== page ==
Review: "The Real Black Swann: Confessions of America’s First Black Drag Queen" is a Dream of a Solo Show

The Real Black Swann: Confessions of America’s First Black Drag Queen

Written and performed by Les Kurkendaal-Barrett

Presented by FRIGID New York at the Kraine Theater

85 E 4th St., Manhattan, NYC and via livestream

June 18, 19, and 24, 2023

Les Kurkendaal-Barrett. Courtesy of Emily Owens PR
Pride month means that it's once again time for the annual Queerly Festival, presented by FRIGID New York at the Kraine Theater and UNDER St. Marks from June 15th through July 3rd. The 2023 edition of the festival, founded in 2014, features a full slate of plays, storytelling, comedy, drag, and more (visit FRIGID New York for the full schedule). Writer, actor, podcaster, and storyteller Les Kurkendaal-Barrett joins this year's celebration of queer artists with his award-winning solo show The Real Black Swann: Confessions of America’s First Black Drag Queen, which illuminatingly interweaves episodes from Kurkendaal-Barrett's own life with the story of former slave, "queen of drag," and first queer activist on record William Dorsey Swann.

Launching into the show with immediately riveting energy, Kurkendaal-Barrett quickly introduces the image of the self-protective big pink Glinda-the-Good-Witch bubble with which he had become accustomed to surrounding himself as a gay, Black man living in the United States. The coincidental intersection of George Floyd's murder and BLM protests with both an article about Swann being brought to Kurkendaal-Barrett's attention and a medical procedure requiring anesthesia results in Kurkendaal-Barrett meeting Swann, who goes by the Queen, in a dream. What follows owes a structural inspiration, acknowledged by the show in a funny sequence, to A Christmas Carol, with Swann functioning like the Ghost of Christmas Past while she challenges Kurkendaal-Barrett's protective bubble and talks about her own experience, from being born into slavery in Maryland around 1858, to discovering drag (the segment in which a dress literally calls to him to try it on is first humorous and then quietly transformative), hosting successful parties for queer men, and, of course, multiple conflicts with the legal system. Interspersed with this, she causes Kurkendaal-Barrett to relive selected memories, from racist harassment as a schoolchild to harassment by the racist policing system and racist neighbors ("you don't look like you belong here” becomes a refrain, and his ticketing by police comes to seem like a tax of being Black). Meeting Swann pushes Kurkendaal-Barrett, and the audience, to think about fear, resistance, and empowerment–which can sometimes come from wearing a dress even when doing so is illegal–and how much what he and Swann face as queer Black Americans has not changed in a century or more.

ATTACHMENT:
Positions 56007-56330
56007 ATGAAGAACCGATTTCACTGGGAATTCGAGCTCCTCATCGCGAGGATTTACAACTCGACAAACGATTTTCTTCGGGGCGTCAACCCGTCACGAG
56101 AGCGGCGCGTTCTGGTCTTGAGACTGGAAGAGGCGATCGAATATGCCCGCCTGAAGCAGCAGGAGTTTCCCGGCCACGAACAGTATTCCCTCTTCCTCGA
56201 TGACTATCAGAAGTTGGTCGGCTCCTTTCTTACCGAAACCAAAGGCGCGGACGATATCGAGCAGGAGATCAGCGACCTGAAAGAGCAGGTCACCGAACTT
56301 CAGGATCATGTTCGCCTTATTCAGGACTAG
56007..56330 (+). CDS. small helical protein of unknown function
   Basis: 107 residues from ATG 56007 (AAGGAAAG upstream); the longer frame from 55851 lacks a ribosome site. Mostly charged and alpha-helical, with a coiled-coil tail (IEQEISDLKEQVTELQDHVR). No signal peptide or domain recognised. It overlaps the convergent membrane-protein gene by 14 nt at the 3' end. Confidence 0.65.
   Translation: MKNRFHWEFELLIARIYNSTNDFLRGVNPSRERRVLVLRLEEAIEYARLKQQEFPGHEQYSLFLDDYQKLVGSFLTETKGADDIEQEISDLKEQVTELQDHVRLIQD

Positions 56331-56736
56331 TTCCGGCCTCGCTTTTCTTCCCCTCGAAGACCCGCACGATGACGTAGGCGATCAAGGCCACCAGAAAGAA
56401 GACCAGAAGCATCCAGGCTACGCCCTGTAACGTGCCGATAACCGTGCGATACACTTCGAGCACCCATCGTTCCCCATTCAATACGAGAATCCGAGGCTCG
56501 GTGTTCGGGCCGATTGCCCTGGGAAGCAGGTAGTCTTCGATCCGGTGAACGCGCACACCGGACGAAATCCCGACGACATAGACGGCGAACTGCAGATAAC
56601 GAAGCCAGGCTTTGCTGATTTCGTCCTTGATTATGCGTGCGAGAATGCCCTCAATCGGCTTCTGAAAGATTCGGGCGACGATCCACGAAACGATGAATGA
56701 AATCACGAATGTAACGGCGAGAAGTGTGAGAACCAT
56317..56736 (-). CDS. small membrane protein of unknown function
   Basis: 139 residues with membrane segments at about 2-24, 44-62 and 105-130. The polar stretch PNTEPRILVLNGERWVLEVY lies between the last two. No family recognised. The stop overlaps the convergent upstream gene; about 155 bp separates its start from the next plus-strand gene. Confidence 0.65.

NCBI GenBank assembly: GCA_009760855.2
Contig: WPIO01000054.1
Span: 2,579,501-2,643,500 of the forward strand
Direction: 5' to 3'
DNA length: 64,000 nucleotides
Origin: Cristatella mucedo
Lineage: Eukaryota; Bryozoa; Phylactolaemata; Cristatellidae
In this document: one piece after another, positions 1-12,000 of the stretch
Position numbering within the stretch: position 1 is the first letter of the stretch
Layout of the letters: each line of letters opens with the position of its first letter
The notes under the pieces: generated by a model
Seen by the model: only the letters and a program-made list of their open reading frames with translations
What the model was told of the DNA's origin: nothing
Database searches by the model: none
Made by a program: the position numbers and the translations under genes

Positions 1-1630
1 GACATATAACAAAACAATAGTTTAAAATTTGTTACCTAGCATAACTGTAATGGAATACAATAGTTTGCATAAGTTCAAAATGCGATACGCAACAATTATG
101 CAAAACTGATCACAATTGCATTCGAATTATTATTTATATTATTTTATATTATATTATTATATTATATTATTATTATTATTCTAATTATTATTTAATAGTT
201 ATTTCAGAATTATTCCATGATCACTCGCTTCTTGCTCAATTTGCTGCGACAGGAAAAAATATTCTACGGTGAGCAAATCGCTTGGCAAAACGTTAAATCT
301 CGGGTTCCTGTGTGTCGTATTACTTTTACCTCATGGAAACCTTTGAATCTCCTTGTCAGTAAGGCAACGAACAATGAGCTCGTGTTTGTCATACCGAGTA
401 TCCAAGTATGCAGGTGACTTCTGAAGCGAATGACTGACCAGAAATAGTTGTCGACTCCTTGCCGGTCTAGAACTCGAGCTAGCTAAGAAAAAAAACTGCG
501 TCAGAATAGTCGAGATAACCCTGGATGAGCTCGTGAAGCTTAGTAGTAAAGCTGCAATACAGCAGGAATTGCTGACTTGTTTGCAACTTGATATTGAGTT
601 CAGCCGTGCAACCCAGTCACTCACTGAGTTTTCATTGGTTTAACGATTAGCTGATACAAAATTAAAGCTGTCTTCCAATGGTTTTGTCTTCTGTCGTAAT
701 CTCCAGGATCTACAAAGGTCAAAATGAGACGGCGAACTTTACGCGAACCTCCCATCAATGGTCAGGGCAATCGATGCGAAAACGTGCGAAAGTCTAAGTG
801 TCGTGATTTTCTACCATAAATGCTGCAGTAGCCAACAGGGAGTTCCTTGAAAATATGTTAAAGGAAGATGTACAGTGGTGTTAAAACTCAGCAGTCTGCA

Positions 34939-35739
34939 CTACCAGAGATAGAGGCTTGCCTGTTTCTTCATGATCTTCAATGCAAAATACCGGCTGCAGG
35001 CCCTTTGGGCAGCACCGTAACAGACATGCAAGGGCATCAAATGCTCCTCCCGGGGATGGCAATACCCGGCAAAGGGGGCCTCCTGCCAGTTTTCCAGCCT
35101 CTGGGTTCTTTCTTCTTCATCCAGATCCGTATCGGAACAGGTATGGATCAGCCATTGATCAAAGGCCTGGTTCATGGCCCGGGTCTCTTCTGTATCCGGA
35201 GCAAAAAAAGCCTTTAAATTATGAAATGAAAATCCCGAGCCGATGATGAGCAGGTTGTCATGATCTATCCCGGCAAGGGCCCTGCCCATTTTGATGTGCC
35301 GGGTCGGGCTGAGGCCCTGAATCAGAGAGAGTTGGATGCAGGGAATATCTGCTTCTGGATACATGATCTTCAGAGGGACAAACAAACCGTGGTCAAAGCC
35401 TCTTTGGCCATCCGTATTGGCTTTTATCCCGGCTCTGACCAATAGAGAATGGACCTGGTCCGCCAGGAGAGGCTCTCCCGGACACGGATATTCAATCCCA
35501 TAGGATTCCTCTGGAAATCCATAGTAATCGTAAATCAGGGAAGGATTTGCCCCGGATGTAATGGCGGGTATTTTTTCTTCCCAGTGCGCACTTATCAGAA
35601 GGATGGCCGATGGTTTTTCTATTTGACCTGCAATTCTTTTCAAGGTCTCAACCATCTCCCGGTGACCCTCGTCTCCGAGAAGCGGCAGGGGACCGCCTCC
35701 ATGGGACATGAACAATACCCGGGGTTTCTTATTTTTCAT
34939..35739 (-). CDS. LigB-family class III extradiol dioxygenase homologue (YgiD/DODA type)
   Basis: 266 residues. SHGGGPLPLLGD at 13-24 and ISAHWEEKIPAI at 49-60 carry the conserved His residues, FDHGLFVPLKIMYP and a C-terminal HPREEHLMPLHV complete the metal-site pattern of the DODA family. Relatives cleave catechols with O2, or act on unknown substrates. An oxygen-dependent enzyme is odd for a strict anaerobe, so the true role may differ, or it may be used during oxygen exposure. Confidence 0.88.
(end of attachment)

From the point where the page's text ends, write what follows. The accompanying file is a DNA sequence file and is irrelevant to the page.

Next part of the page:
Les Kurkendaal-Barrett. Courtesy of Emily Owens PR
Kurkendaal-Barrett is a vivid and vigorous storyteller, and he establishes the Queen as a distinct voice throughout the intertwining narratives. Near the end, Kurkendaal-Barrett steps outside of both these narratives for a meta discussion of how the show came to be and how little historical information is available on Swann (he cites, for instance, widely disparate dates for the basic fact of Swann's death; happily, an article published just over a week ago does note that a book on Swann is forthcoming). He also reminds the audience, especially the white audience, that being "sick" of hearing about racism and homophobia is not an option and that in a climate of increasingly open white supremacy and regressively increasing attacks on queer people, including the organized demonization and (re)criminalization of drag, we need to fight back while we still can. The added urgency of the show's timeliness, though, is only one more on a list of reasons to see The Real Black Swann, a list that is as long as a floor-length silk gown.

-John R. Ziegler and Leah Richards


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